American Women Fiction Writers, 1900-1960 - Vol. 1

By Harold Bloom | Go to book overview
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JANE BOWLES

1917-1973

JANE BOWLES was born Jane Sidney Auer in New York City on February 22, 1917, the only child of Sidney Auer and Claire Stajer Auer.The family moved to Woodmere, Long Island, in 1927. After her father's death in 1930, Jane and her mother returned to New York City and Jane entered a public high school. In 1931 she enrolled at Stoneleigh, a private girls' school in Massachusetts.Six months later, she fell from a horse and broke her leg; she then developed tuberculosis of the knee and entered a clinic in Leysin, Switzerland.In 1934, Jane returned to New York and, in 1936, completed a novel, Le Phaeton Hypocrite, but all copies of the manuscript were soon lost. The following year, Jane met the composer and poet Paul Bowles, whom she married on February 21, 1938.

After a honeymoon trip to Central America and Paris, Jane began writing Two Serious Ladies, which was published in 1943. While some critics (and her husband) recognized her talent, the book was not a popular success. Jane continued to write, publishing " A Guatemalan Idyll" the same year; " A Day in the Open" and A Quarreling Pair in 1945; and " Plain Pleasures" in 1946. The first act of In the Summer House was published in 1947.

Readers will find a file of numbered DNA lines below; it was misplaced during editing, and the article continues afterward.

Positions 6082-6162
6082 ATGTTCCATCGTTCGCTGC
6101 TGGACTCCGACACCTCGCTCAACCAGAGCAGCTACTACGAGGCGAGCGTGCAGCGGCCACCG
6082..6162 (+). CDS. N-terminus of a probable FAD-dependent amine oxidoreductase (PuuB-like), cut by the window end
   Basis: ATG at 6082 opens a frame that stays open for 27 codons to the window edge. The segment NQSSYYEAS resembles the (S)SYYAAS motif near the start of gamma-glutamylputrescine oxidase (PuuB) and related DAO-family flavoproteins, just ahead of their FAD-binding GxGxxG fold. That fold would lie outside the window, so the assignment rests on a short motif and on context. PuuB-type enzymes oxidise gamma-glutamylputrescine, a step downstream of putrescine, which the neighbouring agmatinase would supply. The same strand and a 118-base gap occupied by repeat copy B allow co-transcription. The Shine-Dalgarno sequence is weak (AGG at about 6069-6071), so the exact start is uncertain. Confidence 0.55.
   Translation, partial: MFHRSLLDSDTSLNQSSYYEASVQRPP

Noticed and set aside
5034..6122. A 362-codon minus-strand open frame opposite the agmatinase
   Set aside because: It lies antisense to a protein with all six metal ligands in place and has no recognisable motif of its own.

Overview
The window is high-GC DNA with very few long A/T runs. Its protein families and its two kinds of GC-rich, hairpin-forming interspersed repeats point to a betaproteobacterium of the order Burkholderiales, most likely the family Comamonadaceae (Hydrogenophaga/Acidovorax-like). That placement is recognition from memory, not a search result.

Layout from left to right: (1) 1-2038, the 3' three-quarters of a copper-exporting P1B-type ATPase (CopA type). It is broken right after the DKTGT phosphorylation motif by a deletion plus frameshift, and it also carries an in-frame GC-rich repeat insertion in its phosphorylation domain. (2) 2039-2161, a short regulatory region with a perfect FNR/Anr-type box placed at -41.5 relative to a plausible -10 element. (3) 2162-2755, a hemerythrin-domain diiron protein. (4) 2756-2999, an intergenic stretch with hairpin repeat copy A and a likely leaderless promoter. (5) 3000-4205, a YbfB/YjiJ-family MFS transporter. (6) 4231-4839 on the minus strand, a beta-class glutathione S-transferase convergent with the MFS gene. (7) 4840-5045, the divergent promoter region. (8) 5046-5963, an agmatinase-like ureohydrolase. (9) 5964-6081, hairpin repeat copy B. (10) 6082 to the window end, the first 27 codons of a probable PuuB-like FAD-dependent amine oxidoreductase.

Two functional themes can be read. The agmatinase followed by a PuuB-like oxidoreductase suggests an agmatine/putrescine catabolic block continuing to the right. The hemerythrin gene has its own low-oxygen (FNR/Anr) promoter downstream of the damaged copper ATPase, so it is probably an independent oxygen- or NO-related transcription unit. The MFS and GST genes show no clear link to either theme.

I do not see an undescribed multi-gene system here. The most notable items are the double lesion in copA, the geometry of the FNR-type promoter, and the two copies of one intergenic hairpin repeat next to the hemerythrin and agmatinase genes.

On a trip to Mexico with Paul in 1940, Jane had met Helvetia Perkins, with whom she had an intimate relationship. She would have other relationships with women, but her marriage with Bowles remained intact. After publishing In the Summer House, Jane again traveled with Paul, and in Tangier she fell passionately in love with Cherifa, a young peasant woman who would take a prominent role in the rest of Jane's life. Her work continued, with " Camp Cataract" completed in 1948, followed the next year by " A Stick of Green Candy," a story about the breakdown of her belief in the imaginative world. In late 1948, Jane met Tennessee Williams, who would become a lifelong friend.

In January 1952, Jane returned to New York to oversee the production and final rewriting of In the Summer House. Although critically praised, it did not attract a large audience and closed in less than two months. Jane returned to Morocco, and in February 1957 "A Stick of Green Candy" was published in Vogue. That same year, at age 40, Jane suffered a stroke. Many Europeans and Moroccans in Tangier believed that Cherifa had poisoned her, but the various speculations have never

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